Creating an identity and a well-known one for that matter takes time. It is for that reason that companies shy away from rebranding even when they are it is clear that the company has taken up a new form. For these businesses, most opt to close shop and start a new business instead. If you don’t want to go about it like most people, here is what you need to know about rebranding your company.
Have a good reason
Given the time it takes to transform your company from looking one way that customers identify to another that they do not, having a substantial reason to rebrand needs to be in place. If you are a Canadian Tax Lawyer and are shifting to offer advice on family law, then it makes sense to rebrand. Diversifying your portfolio, however, should not be the reason to change your company’s identity.
Do your research
To know if you need to make the shift, you need adequate information to dictate the move. Start with reaching out to past and present customers to find out what they like about the company and what doesn’t serve the business. No one is interested in filling out ten-paged surveys; make the process as seamless as possible. You can put in place a focus group or create a simple feedback form that lets your target know that it is to help you serve them better. Another aspect of research is finding out what your competitors are doing. Use them as an example to establish what works and what needs changing.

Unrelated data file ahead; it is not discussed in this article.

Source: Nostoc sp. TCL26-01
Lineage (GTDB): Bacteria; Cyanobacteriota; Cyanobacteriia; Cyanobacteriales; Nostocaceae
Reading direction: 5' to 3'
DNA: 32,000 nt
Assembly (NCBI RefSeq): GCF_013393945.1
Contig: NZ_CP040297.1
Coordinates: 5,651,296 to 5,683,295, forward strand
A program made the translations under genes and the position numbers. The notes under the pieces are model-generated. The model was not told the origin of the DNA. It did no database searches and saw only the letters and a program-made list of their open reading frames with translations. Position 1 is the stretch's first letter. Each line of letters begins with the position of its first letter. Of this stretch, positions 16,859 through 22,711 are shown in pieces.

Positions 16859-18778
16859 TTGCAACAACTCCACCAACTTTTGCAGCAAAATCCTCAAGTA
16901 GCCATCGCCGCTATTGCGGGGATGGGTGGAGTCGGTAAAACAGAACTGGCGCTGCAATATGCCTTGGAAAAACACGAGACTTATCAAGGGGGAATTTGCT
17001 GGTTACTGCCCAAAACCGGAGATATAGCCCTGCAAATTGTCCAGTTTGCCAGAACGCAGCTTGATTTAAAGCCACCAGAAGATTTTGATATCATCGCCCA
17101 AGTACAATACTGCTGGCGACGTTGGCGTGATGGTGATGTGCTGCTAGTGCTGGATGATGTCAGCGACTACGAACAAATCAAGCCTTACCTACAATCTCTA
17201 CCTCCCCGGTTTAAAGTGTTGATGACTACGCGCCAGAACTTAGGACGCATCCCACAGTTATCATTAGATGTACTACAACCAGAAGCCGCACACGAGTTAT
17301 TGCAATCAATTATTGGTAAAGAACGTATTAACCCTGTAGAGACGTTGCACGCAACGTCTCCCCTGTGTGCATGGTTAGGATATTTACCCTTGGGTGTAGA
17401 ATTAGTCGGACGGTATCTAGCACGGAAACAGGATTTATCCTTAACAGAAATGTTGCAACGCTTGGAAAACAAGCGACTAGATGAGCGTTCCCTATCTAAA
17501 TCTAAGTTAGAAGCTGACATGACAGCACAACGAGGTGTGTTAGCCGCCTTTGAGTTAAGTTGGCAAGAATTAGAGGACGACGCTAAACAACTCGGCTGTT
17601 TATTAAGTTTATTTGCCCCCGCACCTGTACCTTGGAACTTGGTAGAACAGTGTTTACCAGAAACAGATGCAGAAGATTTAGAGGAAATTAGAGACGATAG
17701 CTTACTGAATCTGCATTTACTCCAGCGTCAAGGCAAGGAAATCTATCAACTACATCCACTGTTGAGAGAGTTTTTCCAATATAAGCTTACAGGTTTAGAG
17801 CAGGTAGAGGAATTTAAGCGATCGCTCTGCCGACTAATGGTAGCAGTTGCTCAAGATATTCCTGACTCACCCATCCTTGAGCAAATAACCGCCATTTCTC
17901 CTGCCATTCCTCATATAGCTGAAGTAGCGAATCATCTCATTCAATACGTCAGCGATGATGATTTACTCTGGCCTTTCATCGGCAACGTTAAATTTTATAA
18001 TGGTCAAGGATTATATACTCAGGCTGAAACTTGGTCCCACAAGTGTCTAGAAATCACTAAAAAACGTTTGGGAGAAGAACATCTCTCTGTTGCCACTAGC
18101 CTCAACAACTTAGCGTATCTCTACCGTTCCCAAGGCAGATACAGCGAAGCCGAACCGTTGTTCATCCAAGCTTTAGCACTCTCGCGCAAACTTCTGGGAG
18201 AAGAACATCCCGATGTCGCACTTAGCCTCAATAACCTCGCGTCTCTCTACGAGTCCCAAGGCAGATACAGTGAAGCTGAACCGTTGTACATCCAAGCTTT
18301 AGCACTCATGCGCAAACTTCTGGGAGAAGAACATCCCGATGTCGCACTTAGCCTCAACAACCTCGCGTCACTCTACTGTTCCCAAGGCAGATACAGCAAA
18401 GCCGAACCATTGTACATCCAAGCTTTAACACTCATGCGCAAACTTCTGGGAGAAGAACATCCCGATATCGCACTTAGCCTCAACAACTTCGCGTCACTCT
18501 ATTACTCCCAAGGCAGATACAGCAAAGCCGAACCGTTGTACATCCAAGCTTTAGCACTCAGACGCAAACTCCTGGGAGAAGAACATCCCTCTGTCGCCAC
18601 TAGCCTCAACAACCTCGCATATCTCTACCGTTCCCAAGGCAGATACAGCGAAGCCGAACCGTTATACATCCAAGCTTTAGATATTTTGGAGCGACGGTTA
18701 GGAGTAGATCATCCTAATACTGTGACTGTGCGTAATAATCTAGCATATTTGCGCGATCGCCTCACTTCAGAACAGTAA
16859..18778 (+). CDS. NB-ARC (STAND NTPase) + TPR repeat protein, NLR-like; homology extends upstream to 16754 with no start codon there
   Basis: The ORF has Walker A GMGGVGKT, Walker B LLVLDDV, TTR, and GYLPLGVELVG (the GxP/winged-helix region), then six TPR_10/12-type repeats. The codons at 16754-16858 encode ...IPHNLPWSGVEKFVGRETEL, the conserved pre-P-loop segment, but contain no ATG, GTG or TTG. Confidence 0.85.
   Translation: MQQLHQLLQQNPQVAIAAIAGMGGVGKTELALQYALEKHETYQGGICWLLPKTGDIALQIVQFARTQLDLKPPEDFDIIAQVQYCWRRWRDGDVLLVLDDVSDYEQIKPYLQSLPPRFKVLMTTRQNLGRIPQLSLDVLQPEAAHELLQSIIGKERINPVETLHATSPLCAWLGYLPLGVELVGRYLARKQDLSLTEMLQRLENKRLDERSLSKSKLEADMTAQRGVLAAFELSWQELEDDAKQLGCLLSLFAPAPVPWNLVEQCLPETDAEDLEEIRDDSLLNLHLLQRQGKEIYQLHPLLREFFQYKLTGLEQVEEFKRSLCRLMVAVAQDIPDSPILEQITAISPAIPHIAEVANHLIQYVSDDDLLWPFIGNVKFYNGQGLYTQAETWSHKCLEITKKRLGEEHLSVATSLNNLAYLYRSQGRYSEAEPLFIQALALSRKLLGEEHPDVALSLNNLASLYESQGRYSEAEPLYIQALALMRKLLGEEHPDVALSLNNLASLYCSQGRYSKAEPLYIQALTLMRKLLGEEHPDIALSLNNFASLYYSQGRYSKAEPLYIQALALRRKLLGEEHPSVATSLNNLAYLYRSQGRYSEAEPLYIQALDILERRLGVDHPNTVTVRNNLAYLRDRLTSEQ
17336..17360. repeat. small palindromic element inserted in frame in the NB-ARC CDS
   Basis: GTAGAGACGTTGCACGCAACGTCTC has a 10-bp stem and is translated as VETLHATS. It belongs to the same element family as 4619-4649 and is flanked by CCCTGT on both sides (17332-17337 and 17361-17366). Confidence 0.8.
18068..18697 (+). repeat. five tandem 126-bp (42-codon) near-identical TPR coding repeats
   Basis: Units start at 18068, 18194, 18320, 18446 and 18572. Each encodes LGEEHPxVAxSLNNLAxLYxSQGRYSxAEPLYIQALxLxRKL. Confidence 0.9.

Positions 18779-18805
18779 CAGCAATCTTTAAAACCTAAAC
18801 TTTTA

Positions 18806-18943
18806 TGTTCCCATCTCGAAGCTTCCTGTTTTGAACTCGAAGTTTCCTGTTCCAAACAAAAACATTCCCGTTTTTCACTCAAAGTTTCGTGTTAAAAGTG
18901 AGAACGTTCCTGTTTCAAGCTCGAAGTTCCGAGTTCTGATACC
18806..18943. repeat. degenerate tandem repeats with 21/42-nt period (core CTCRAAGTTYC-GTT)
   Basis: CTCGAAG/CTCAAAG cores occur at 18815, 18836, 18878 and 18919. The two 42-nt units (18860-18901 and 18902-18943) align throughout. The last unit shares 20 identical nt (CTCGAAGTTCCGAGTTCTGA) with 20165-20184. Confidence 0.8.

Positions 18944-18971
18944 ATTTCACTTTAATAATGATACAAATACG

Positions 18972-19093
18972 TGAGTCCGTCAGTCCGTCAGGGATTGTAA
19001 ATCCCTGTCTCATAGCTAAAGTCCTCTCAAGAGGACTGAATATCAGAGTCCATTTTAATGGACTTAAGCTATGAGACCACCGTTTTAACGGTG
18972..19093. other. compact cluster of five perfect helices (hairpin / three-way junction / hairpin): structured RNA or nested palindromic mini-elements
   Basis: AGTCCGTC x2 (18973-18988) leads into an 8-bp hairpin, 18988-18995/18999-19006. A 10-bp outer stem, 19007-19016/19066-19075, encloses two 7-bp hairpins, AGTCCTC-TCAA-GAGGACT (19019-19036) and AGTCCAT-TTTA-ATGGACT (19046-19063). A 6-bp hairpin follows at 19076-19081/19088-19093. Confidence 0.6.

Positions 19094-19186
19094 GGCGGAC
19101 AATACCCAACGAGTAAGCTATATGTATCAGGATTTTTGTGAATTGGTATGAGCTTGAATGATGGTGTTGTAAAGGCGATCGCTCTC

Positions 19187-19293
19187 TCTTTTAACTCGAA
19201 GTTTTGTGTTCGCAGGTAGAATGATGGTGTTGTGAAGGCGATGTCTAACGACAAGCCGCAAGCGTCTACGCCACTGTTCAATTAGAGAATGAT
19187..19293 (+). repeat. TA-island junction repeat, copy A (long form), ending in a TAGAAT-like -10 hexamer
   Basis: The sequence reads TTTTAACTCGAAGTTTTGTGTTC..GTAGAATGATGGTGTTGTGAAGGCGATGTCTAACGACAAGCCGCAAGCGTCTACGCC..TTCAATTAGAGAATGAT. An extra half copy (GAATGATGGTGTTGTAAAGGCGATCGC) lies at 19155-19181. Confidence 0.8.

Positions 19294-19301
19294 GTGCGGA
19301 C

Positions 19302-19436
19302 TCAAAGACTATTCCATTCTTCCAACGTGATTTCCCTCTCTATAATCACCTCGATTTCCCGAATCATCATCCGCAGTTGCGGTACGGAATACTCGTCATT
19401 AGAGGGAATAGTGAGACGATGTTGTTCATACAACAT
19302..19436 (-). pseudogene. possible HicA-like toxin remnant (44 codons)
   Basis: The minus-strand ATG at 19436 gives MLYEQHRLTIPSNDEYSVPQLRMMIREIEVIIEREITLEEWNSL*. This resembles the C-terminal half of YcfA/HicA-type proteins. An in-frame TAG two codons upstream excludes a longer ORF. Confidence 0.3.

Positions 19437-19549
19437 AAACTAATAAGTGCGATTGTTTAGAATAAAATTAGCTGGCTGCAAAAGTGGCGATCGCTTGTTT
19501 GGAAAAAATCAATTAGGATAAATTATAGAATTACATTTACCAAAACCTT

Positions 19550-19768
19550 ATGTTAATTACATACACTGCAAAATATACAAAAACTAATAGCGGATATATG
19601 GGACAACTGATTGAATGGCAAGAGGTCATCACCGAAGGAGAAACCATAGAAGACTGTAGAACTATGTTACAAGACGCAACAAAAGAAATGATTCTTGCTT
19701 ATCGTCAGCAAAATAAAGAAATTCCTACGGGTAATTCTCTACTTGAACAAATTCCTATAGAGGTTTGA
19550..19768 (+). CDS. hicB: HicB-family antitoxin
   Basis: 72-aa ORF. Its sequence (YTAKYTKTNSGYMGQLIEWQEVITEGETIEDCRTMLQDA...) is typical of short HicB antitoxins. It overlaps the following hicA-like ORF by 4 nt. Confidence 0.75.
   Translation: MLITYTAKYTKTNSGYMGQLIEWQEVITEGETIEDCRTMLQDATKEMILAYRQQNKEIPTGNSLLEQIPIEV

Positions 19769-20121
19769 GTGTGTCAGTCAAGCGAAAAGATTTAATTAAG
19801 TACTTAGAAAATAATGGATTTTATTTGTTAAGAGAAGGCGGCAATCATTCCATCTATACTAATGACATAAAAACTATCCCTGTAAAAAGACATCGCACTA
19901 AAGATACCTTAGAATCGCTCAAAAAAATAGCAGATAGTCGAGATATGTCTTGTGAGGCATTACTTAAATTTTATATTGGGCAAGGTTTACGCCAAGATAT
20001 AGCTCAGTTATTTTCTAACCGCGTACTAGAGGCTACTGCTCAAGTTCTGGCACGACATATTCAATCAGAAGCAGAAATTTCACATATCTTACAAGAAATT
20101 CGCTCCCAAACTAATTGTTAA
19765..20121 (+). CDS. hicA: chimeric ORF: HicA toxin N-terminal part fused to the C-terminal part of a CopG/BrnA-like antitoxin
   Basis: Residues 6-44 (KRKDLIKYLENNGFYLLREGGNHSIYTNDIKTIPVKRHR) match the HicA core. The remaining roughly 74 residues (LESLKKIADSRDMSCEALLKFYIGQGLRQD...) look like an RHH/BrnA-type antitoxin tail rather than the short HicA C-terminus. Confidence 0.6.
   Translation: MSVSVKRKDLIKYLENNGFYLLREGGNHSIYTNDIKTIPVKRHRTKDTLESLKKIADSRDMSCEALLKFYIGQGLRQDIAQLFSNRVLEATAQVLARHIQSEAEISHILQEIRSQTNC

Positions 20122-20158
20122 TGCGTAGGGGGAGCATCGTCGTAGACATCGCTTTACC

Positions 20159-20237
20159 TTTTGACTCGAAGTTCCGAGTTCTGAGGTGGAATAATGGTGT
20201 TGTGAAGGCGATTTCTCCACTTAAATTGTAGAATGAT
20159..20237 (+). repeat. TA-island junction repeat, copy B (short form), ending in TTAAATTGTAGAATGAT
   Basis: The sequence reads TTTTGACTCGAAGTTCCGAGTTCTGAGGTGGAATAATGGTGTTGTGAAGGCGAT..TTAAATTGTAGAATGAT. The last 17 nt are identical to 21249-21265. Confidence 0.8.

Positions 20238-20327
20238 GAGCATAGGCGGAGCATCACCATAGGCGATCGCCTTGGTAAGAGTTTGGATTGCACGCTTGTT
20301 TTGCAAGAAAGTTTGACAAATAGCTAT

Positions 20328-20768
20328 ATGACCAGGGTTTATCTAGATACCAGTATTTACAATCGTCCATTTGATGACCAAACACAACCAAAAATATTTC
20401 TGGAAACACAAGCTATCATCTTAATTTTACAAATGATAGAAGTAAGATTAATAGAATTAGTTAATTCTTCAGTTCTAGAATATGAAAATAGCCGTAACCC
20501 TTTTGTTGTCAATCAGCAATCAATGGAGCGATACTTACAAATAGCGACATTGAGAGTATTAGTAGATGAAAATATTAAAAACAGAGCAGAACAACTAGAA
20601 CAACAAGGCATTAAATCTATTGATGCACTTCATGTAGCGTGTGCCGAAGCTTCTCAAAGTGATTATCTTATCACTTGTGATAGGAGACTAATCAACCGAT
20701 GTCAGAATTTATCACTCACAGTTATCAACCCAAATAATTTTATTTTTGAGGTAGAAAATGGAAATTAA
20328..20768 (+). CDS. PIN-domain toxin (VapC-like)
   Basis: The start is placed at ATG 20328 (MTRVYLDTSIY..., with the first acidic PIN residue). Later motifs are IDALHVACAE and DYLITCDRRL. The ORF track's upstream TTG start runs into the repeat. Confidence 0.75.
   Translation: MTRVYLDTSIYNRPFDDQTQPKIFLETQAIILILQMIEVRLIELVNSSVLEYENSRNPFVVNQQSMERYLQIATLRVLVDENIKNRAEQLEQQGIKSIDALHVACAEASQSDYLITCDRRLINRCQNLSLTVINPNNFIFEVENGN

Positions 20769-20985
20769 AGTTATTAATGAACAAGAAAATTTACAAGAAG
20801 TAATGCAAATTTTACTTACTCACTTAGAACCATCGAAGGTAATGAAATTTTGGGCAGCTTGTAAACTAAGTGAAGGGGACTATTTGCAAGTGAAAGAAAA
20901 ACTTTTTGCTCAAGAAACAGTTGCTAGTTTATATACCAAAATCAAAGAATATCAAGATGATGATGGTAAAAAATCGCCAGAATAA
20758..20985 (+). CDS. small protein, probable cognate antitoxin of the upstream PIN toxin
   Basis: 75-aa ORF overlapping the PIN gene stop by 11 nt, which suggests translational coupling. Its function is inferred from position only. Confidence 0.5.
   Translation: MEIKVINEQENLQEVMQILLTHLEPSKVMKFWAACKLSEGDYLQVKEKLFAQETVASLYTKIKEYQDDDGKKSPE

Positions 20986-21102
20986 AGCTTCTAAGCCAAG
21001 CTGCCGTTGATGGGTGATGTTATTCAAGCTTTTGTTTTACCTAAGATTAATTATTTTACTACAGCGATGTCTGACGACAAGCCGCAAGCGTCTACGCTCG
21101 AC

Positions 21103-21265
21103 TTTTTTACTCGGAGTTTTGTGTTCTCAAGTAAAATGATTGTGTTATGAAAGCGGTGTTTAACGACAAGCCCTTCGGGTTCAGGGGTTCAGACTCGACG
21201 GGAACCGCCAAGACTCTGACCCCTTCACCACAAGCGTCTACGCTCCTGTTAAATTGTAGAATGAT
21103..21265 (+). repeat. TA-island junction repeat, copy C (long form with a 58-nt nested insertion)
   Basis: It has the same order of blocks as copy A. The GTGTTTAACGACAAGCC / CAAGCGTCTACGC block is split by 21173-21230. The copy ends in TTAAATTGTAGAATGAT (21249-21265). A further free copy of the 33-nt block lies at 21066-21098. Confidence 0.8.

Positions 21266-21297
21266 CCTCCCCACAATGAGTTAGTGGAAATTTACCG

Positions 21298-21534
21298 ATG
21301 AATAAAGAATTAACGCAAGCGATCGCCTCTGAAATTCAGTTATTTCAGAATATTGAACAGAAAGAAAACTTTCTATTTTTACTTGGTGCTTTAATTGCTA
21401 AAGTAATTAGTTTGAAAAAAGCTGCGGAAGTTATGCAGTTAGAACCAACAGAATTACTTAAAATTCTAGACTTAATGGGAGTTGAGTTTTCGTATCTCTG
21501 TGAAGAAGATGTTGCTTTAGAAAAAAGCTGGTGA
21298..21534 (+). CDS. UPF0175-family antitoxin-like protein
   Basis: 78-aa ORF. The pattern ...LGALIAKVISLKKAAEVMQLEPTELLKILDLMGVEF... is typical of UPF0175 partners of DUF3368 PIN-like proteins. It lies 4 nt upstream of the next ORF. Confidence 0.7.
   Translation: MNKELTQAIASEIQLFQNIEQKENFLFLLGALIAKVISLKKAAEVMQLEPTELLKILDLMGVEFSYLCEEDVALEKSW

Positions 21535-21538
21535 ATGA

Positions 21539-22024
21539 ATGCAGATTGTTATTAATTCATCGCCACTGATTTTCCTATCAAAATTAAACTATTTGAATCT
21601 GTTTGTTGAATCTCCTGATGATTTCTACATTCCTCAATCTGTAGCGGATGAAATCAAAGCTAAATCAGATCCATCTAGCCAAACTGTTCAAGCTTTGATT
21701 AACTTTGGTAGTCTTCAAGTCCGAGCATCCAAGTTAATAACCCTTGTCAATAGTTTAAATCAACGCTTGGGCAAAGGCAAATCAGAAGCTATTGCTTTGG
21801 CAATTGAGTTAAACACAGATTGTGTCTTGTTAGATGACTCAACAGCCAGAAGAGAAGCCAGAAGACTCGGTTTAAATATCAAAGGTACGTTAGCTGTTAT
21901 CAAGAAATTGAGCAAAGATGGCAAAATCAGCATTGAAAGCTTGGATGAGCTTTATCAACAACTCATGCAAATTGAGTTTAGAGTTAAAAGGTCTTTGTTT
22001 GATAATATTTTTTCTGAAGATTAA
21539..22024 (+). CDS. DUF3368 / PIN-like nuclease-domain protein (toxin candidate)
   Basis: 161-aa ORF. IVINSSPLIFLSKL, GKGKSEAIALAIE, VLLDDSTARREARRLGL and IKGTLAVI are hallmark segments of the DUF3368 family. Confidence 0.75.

Formulate a plan
From our findings, you ought to figure out how to strategically place your brand in the market. Once you have a tangible reason, create a detailed plan of execution. That means including how you’ll introduce the changes to your consumer base, the press, and stakeholders. The best approach is to do it in stages to avoid overwhelming both the internal and external audience.
Internal and external launch
Change starts from within. Entails getting employees on board with the brand changes and ensuring that they have a full understanding of why the changes needed to take place. From there, work with a designer and marketer to ascertain the brand image. The logo, color schemes, websites, letterhead and all other collateral, will need to change, as well as the tone and the emotion you wish to evoke to the external audience. Before creating the final launch, have a small one with staff and close stakeholders to act as a trial run. That accords you the opportunity to change things before going live.